The BC Salmon Farmers Association (BCSFA) is challenging the discussions at an anti-salmon farm press conference in North Vancouver on Sept. 22.
A broad coalition of First Nations leaders, wilderness tourism operators, environmental NGOs, and commercial and sport fishing organizations gathered to demand the federal government fulfill a conditional recommendation of the Cohen Commission to immediately remove open-net salmon farms from the Discovery Islands, and follow through on the promise to abolish all others from B.C. waters by 2025.
In an e-mail to Black Press Media following its story on that event, BCSFA spokesperson Shawn Hall said claims by what he calls “activists” have again been taken at face value without scientific or factual merit.
“In fact, the commission’s final report stated ‘… data presented during this inquiry did not show that salmon farms were having a significant negative impact on Fraser River sockeye.’
“Furthermore, the report mentioned that marine conditions (warm sea temperatures, low salinity, poor zooplankton abundance) as likely to be the primary factors. It did call for more science, and the removal of salmon farms in the Discovery Island area if the DFO cannot be confident that salmon farms are causing more than minimal risk to wild salmon populations.
“A lot of science has been done since then, the bulk of it finding that responsible salmon farming does not harm wild salmon populations.
“We’re confident that bar has been met.”
The $37-million Cohen Commission inquiry was launched in response to the sharp decline of Fraser River sockeye in 2009. The final report, released in 2012, listed 75 recommendations for changes in government policies and practices aimed at helping sockeye runs recover.
The major issue surrounding salmon farms on B.C.’s west coast is the accuracy of sea lice counts, and whether salmon farms are the reason for dramatically falling wild salmon stocks. High concentrations of sea lice on salmon smolts are damaging to their health.
Salmon farms are an easy target for wild salmon declines, but it’s factually not correct, Hall said.
“Sea lice levels in some areas of the ocean are indeed higher than average this year. They are naturally occurring parasites, and their levels vary from year-to-year with ocean conditions (they like warm, salty water) and how many lice adult fish bring in from the open ocean when returning to spawning grounds.
“Higher than average sea lice levels have been reported in areas both with and without salmon farms — one of the highest levels was found in the Broughton area, where salmon farms have been removed. Our fish go into the ocean (within pens) from land-based hatcheries without sea lice and pick them up. Our responsibility is to keep levels low so they don’t transfer back to wild salmon.”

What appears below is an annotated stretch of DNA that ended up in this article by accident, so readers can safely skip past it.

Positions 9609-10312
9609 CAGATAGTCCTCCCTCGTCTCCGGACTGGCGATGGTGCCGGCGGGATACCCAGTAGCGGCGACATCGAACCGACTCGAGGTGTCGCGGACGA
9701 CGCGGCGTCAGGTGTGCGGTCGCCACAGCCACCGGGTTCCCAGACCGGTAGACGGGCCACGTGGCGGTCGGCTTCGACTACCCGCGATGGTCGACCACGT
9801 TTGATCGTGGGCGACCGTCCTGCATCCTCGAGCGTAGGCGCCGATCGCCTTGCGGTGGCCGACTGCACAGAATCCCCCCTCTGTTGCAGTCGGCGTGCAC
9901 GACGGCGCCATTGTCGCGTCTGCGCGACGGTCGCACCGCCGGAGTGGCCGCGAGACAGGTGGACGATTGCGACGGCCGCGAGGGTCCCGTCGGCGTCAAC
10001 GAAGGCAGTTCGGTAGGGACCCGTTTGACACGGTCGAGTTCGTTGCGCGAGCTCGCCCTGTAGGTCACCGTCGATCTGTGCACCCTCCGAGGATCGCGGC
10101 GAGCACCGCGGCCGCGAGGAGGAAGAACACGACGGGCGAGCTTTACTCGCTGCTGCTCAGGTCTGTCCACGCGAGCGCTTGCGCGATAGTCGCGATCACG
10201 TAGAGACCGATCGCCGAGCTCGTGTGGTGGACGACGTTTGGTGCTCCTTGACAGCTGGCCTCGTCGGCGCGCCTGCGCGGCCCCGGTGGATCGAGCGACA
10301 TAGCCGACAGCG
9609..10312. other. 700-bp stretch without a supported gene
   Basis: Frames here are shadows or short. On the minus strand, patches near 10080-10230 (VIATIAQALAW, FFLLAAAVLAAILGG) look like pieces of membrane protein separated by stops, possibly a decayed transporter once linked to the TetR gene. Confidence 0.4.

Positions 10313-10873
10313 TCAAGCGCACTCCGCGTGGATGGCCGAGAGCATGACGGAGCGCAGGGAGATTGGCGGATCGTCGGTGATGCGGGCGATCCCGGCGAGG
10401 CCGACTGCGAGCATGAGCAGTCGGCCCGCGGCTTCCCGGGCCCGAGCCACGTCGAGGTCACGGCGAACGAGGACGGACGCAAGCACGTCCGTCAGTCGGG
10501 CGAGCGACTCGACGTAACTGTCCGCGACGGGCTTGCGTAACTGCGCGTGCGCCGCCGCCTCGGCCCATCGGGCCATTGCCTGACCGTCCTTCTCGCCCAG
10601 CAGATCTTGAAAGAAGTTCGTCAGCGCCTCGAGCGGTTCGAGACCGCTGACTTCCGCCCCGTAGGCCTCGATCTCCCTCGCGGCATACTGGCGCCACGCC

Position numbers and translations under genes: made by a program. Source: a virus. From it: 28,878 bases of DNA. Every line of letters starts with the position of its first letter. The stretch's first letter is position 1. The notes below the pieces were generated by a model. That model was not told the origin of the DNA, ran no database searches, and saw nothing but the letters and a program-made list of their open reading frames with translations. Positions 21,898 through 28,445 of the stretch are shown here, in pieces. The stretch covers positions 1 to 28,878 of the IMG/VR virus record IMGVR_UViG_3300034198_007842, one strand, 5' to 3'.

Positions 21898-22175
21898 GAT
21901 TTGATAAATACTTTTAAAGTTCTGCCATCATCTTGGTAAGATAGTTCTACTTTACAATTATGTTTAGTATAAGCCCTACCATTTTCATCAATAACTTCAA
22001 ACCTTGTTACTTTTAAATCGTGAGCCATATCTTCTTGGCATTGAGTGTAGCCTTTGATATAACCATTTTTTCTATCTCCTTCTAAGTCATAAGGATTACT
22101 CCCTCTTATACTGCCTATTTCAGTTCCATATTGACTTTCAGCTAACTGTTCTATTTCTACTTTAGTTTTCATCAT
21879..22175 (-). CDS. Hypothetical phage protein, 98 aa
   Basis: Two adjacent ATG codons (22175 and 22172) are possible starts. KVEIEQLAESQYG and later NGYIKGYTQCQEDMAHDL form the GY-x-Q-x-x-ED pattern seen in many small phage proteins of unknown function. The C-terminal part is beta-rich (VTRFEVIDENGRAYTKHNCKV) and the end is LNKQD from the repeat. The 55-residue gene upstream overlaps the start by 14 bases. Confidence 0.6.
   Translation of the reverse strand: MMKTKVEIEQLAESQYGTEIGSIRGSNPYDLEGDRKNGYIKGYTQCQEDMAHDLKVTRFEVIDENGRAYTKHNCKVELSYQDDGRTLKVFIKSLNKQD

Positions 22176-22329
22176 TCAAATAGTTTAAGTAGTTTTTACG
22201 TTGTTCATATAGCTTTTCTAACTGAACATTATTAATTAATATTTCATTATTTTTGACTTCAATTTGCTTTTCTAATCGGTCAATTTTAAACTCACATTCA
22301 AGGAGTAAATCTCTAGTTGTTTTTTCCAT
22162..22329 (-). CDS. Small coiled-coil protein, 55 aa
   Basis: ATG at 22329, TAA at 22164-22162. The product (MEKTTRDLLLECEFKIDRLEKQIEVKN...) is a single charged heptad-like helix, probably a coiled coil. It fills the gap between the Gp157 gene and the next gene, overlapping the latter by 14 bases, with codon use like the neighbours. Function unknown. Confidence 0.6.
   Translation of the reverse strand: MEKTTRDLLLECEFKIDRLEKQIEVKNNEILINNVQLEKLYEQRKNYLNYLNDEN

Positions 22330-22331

While wild fishers have alleged that farmed salmon are the cause of the increase in sea lice and the drop in wild salmon populations, Hall said statements made at this week’s conference are without merit.
“The claim that wild fishers are seeing ‘unprecedented’ levels of sea lice on juvenile salmon this year … wild fishers don’t catch smolts (at least not legally), so how would they be seeing that?”
Hall pointed to a study by Mainstream Biological Services, contracted by Cermaq Canada, which sampled sea lice levels on juvenile salmon before and after passing salmon farms.
“The findings are that the number of sea lice on juvenile salmon were about the same before and after they swam past a farm, and also that most juvenile salmon had no lice on them.
“It found, for example, that 80.4 per cent of chum salmon sampled had zero sea lice before swimming past farms, 83.0 per cent had zero lice after.”
Hall maintained that media reports and anti-salmon farming proponents do not represent the importance of the salmon farming industry in B.C.
Atlantic salmon continues to dominate B.C.’s food exports, with international sales last year valued at $562 million.
“[The report] ignores that 7,000 people now work in salmon farming, so the industry has become an economic lifeline in many communities,” Hall stated.
“[The report] focuses on 101 First Nations opposing salmon farming, without mentioning salmon farmers have agreements with 20 First Nations and that most salmon is produced in one of those agreements.”